Why adults should have more play time

Why adults should have more play time

Do you want to improve your performance at work? Be smarter and more adaptable? Have a better relationship with your partner? Find your bliss? Then start playing.

The benefits of play are seemingly obvious: it’s fun and it makes you feel good. However, that is just the tip of the iceberg. Research is also showing that play is also an important means of reducing stress and contributing to overall well-being.

As children, play was just something we did naturally, but as we get older we are play seems frivolous, unproductive, and a waste of time. The play that remains, like an occasional game of tennis is mostly organised, rigid and competitive.

If you want to introduce more play into your life but don’t know how to start, Stuart Brown, founder of the National Institute of Play suggests by firstly taking your play history. Start this exercise by spending some time thinking about what you did as a child that really got you excited. Brown also suggests asking yourself some questions such as:

  • When have you felt free to do and be what you choose?
  • Is that part of your life now? If not, why not?
  • How free are you now as you play with your partner, friends or family? Or do you treat them as an extension of a dutiful responsibility?

The opportunity for play is everywhere, the trick, says Brown is to have a playful approach to life. “Probably the biggest roadblock to play for adults is the worry that they will look silly. Or they think that it is immature to give themselves regularly over to play.” The joke is – as neuroscientists, biologists, psychologists and social scientists have shown for decades – that the act of play can significantly improve your skills, performance, relationships and productivity.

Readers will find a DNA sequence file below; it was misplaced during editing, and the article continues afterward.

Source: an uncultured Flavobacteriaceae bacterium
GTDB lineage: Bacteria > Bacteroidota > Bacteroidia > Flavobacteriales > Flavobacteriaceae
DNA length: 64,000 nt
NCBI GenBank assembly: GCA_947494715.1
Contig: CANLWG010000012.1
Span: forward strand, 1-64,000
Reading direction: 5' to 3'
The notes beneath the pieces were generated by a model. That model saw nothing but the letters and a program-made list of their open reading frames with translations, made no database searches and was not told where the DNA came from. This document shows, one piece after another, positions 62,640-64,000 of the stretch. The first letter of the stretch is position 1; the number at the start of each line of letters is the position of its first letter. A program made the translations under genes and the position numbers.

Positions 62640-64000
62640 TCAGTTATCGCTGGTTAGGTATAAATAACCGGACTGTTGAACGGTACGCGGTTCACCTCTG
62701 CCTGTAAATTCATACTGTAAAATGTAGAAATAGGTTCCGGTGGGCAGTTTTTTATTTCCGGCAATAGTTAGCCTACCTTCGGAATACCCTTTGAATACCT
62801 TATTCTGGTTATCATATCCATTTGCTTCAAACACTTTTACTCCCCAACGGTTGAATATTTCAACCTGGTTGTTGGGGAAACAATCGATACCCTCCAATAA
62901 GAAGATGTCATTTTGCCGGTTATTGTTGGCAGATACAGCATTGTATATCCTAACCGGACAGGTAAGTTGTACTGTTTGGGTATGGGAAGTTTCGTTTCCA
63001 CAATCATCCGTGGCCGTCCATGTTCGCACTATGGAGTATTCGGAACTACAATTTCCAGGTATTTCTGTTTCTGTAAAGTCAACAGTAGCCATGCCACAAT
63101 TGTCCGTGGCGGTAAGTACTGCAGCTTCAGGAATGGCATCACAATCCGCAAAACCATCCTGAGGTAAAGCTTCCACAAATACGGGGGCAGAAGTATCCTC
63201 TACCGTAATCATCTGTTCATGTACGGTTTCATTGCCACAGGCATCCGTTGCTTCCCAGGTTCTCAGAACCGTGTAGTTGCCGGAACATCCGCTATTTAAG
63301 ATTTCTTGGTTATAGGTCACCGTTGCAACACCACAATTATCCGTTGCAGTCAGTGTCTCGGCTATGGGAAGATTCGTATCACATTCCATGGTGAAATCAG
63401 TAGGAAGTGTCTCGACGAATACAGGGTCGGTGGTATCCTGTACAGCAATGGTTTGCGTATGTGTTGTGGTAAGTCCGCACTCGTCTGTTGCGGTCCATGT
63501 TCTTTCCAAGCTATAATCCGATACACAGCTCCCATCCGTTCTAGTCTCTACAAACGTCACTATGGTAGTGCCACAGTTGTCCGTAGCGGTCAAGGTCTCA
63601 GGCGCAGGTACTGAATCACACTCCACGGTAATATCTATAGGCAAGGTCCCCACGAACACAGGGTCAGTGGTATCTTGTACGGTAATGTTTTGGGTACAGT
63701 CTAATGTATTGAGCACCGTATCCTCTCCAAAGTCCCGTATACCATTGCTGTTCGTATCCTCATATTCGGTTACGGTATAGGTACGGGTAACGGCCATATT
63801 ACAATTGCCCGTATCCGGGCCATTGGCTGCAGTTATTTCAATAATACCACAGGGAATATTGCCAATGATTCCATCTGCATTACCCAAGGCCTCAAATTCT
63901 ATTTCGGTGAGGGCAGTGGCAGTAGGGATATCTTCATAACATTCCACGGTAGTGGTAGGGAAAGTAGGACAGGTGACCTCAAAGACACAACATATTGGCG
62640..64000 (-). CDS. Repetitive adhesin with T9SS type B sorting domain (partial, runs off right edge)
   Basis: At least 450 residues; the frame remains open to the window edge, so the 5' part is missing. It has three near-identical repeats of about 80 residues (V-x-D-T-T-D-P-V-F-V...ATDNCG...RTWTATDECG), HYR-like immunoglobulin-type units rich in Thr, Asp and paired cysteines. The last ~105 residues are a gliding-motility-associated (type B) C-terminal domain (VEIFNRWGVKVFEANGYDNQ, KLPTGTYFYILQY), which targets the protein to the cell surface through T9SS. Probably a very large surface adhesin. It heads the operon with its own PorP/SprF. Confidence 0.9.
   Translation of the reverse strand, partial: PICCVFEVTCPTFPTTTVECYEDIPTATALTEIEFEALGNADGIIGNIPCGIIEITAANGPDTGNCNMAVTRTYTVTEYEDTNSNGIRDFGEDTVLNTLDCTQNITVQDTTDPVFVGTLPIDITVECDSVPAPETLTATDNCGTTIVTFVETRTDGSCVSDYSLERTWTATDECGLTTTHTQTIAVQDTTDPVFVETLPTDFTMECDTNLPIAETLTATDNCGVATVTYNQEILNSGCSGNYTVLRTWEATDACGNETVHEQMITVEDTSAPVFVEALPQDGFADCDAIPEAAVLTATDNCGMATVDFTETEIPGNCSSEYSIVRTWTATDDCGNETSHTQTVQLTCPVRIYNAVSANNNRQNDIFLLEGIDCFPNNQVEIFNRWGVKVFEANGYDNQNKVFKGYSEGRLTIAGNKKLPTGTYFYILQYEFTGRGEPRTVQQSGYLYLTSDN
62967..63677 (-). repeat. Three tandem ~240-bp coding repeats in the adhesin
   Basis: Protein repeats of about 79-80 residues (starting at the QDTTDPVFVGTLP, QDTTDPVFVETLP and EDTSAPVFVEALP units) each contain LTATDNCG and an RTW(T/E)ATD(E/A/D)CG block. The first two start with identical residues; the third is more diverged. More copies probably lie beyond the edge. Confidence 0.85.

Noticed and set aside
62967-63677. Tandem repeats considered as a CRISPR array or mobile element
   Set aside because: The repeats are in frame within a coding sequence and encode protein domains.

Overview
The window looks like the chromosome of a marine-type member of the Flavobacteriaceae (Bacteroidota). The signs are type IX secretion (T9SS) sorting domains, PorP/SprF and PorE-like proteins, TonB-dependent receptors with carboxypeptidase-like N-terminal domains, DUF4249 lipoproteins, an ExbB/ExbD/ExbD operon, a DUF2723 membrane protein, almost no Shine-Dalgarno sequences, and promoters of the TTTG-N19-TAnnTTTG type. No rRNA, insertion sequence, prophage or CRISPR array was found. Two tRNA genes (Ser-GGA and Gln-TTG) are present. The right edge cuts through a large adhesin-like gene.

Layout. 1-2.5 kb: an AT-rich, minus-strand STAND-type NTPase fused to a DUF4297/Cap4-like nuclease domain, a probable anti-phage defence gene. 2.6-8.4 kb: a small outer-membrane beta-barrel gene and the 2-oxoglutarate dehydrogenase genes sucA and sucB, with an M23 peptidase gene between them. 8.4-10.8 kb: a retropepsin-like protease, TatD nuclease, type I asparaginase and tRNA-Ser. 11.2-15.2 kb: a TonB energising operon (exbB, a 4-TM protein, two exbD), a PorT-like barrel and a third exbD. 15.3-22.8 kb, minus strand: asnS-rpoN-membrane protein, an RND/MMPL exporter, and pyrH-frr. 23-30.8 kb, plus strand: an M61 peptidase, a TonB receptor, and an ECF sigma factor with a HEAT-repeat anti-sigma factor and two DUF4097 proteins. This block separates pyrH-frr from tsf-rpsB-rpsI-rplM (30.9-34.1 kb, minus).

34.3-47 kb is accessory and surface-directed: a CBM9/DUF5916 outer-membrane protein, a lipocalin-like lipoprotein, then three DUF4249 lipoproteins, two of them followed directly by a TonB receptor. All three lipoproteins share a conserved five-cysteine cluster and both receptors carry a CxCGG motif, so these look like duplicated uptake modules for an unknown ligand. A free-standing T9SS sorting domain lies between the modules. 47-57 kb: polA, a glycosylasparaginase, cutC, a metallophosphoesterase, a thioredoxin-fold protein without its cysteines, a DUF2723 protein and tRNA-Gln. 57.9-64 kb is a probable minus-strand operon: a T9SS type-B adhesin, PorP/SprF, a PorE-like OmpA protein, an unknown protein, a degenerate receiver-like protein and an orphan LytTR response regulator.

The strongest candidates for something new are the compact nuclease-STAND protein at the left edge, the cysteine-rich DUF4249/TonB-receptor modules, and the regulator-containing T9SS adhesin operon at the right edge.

Learning doesn’t stop when you reach adulthood, and neither should play. “There is evidence that there is a play deficit much like the sleep deficit,” says Brown, adding that “with enough play, the brain works better. One study done at Syracuse University showed that for people who had the most cognitive activity (doing puzzles, reading, engaging in mentally challenging work) the chances of getting Alzheimer’s disease were 63 per cent lower than the general population. Another study done in Okinawa, Japan, by the National Geographic Society revealed that engaging in activities like playing with young children was as important as diet and exercise in fostering longevity.

“If anyone goes without play for too long, grinding out the work that is expected of them, they will at some point look at their lives and ask “Is this all there is?” says Brown. “Joy is our birthright. When we lack that feeling of lightness in what we do it should be taken as a warning sign.”



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